Chain, chain, chain

In that same December issue of The Atlantic Monthly with its list of Uninteresting Americans (see below: A Hole in the Atlantic), Virginia Postrel argues that chain stores are good for us.

There's much to be said for chains. As irrritatingly ubiquitous as it is, Starbucks, for instance, has transformed coffee in this country, generally for the better. Twenty years ago, good-quality cappucinos and lattes were nearly nonexistent in many parts. And before there was, the bookstore chains Borders and Barnes & Noble brought a wide range of literature to many areas of the country that had never seen so many books before.

But chain improvements often come with a price. Starbucks, for instance, charges a steep toll for a cup of ordinary joe. In Ms. Postrel's hometown of Dallas, I can go to Wild about Harry's, a favorite local hot-dog-and-custard stand, and buy a nice coffee for 95 cents. Less than a block away, Starbucks will sell me pretty much the same thing for nearly three times that amount. And it's Starbucks' prices that one increasingly sees in coffeehouses across America.

As is characteristic of Ms. Postrel -- who makes much of her living enthusiastically defending suburbia and the great changes wrought by corporate commercialism --she wisks away this kind of unpleasantness. Her article's basic argument is that the widespread notion that chains have increased the "sameness" of America -- made it all so cookie-cutter boring that it has become "the geography of nowhere" -- that notion is completely wrong. Even if it weren't wrong, this kind of gloomy liberal-urban-media snobbery always seems to set her teeth on edge.

And she's right. There's still a lot of local color out there, if one looks beyond the 7-11 clutter. And the 'lost' local color we often pine for was precisely the kind that wouldn't have wanted most of us: It was small-minded, xenophobic. Also, for many people in small towns, a new, nearby Best Buy -- as with a new Borders -- has often meant a major uptick in convenience and wider access to goods.

Let's not get into what a new Wal-Mart has or has not meant for them.

The problem is that Ms. Postrel makes it easy on her chainstores-are-wonderful argument. She goes to Chandler, Arizona, outside of Phoenix, and notes that even with all those same-same-same chains, the town is still very distinct from, say, New England or the Carolinas.

Yes, one must admit that the Arizona desert is a wee bit different from New England's wet pine trees. But if Ms. Postrel were suddenly transported to a mysterious subdivision of my choosing, she would be hard-pressed, I would think, to tell if she were in a northern suburb of Dallas, a northern suburb of Houston or a northern suburb of San Antonio (unless a sign told her). And those three cities are in distinct physiographic areas -- from blackland prairie to sub-tropical grassland to Texas' Hill Country.

For those people who think, well, that's just three cities in Texas -- not fully grasping how wildly various the geography is in the Lone Star State -- we can shift our test to three Midwestern states. I sincerely doubt it's all that easy to distinguish portions of many of the suburbs of Detroit, Cleveland, Cincinatti, Toledo and Chicago. I've been there.

It's revealing that in her description of Chandler, Ms. Postrel doesn't linger over the fact that it's no longer a farm community. She's not one for that kind of back-to-the-earth nostalgia, and neither am I. But it's also a necessary part of her change-is-good strategy: Ms. Postrel must denigrate what we've "lost." The local "mom & pop" retailers were unimpressive, and it's no great shakes that they went under: "The range of retailing ideas in any given town was rarely that great. One deli or diner or lunch counter or cafeteria was pretty much like every other one. A hardware store was a hardware store."

One wonders if Ms. Postrel has ever looked through a hardware store for something other than an appliance or a name-brand house paint. Even the chains -- other than Lowe's or Home Depot -- can be significantly different. In Dallas, one will search futilely for particular brackets or specialty bolts in an Ace Hardware, but one will most likely find them at Elliott's, which has an impressive stock of oddities and doohickies, although not as many paint options as the big chains. In Detroit, where I grew up, hardware stores, not unexpectedly, sold a much wider range of automotive parts than one finds today in any Home Depot. Conversely, other Detroit hardware stores were little more than lumber yards with some plumbing supplies on the side. I am not arguing that any of these were better than a Home Depot, but contra Ms. Postrel, they had very different, very individual inventories.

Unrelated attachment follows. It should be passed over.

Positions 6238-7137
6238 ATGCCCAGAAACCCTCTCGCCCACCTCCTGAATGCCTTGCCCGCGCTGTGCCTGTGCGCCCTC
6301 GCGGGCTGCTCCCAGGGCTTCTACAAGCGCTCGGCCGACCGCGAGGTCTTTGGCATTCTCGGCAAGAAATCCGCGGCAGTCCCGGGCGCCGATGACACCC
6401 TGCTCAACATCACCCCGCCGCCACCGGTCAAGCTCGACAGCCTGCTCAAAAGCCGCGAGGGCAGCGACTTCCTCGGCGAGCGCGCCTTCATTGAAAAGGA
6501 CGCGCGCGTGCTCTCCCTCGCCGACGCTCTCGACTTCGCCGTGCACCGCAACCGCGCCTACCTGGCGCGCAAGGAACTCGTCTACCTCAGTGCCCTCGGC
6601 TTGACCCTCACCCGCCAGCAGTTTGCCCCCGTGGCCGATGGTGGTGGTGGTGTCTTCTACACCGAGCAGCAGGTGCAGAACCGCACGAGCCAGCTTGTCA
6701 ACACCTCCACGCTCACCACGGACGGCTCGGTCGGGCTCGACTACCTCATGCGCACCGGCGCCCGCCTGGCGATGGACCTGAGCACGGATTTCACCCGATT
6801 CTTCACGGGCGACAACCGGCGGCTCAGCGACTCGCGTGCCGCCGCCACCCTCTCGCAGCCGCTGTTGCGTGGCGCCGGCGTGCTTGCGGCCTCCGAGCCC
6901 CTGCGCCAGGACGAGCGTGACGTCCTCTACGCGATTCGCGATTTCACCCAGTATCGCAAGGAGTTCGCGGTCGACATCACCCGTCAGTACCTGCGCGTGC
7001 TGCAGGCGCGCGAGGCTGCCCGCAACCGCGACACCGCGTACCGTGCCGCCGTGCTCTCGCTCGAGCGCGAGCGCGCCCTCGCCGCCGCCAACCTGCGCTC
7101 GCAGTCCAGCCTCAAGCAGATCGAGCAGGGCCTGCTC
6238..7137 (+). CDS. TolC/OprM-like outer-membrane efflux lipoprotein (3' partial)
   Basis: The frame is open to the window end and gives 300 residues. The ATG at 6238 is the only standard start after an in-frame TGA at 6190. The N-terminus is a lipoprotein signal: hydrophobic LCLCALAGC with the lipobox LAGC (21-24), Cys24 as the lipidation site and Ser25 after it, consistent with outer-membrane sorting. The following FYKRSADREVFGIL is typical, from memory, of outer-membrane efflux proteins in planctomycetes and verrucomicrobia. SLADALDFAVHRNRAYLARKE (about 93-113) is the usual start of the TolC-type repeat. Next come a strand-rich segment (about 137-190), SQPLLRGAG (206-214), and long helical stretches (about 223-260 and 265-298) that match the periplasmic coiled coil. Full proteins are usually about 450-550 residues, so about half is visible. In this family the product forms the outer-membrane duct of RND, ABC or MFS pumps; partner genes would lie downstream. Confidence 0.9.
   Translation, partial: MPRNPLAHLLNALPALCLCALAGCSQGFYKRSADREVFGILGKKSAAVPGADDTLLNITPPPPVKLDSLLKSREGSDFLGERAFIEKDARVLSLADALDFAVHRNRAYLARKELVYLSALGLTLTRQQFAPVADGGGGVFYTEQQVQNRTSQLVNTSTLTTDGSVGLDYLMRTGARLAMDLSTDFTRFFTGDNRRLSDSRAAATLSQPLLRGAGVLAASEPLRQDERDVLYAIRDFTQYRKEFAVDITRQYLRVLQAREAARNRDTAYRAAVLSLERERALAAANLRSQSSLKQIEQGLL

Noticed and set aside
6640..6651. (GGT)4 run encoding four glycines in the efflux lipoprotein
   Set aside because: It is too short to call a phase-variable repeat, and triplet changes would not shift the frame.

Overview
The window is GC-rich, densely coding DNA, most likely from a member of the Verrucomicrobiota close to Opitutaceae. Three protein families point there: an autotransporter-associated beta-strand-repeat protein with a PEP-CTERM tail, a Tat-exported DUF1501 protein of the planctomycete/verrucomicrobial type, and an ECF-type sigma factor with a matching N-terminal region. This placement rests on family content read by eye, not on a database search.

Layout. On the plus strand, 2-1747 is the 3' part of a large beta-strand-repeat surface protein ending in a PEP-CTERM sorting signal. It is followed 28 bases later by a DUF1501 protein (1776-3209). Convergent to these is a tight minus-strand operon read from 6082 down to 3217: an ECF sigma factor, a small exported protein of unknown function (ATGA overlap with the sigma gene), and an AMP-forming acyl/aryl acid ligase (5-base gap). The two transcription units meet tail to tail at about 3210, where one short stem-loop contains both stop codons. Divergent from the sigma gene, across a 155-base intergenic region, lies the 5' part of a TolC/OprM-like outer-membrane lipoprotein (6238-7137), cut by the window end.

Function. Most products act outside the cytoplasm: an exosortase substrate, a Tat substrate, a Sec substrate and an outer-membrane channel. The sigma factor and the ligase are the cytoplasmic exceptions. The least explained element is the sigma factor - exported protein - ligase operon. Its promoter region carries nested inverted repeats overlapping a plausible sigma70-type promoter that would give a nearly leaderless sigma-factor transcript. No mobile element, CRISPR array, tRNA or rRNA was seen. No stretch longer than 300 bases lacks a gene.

What makes Ms. Postrel's arguments often so challenging -- why she regularly finds work at places like The Atlantic -- is her eagerness to get beyond the usual mindsets. She was for the war in Iraq, for example, and voted for Bush, but, frankly, never liked him much -- a position that has the added bonus of leaving her unsurprised and not particularly disillusioned when it became plain that Bush misled the country about ... well, about all those reasons Ms. Postrel must have had for going to war.

Ms. Postrel almost always does battle with the Received Wisdom (generally liberal but not always) because the Received Wisdon, by its nature, is statist and she, as her website declares, is a happy "dynamist" (her term). Hers is a very American enthusiasm: Let us ride the waves of change. Change is progress, the future is good, new technology is good, the free market that delivers new goods and change is good. Anyone who questions these syllogisms is grumpy, backwards-looking, repressive and un-American.

What often makes Ms. Postrel's energetic arguments irksome, however, is her determined obliviousness to any downside to the free market or mass-market values. Sell the people what they want; stick another Gap store in there. CEOs deserve the rewards they can get from their chums on the board, no matter how poor their company performs, because that's the law of supply and demand.

Because this post has gone on long enough, you'll have to go to the jump to read my "Grumpy Background Disclosure."

Grumpy background disclosure: Several years ago, Ms. Postrel, whom I've never met, took more or less the opposing side to me in The Dallas Morning News on the question of whether Dallas was an intellectual center or not. I said the air is thin around here because people mostly come to North Texas for jobs -- and leave for them, too -- and we don't have the kinds of institutions that keep deep thinkers around. Ms. Postrel feels that refreshingly, Dallas is nowhere as hidebound as brainy coastal centers like New York or San Francisco -- it's new, it's promising, it has a future (sound familiar? Ms. Postrel really doesn't like the past much) -- although we certainly could use a good research library.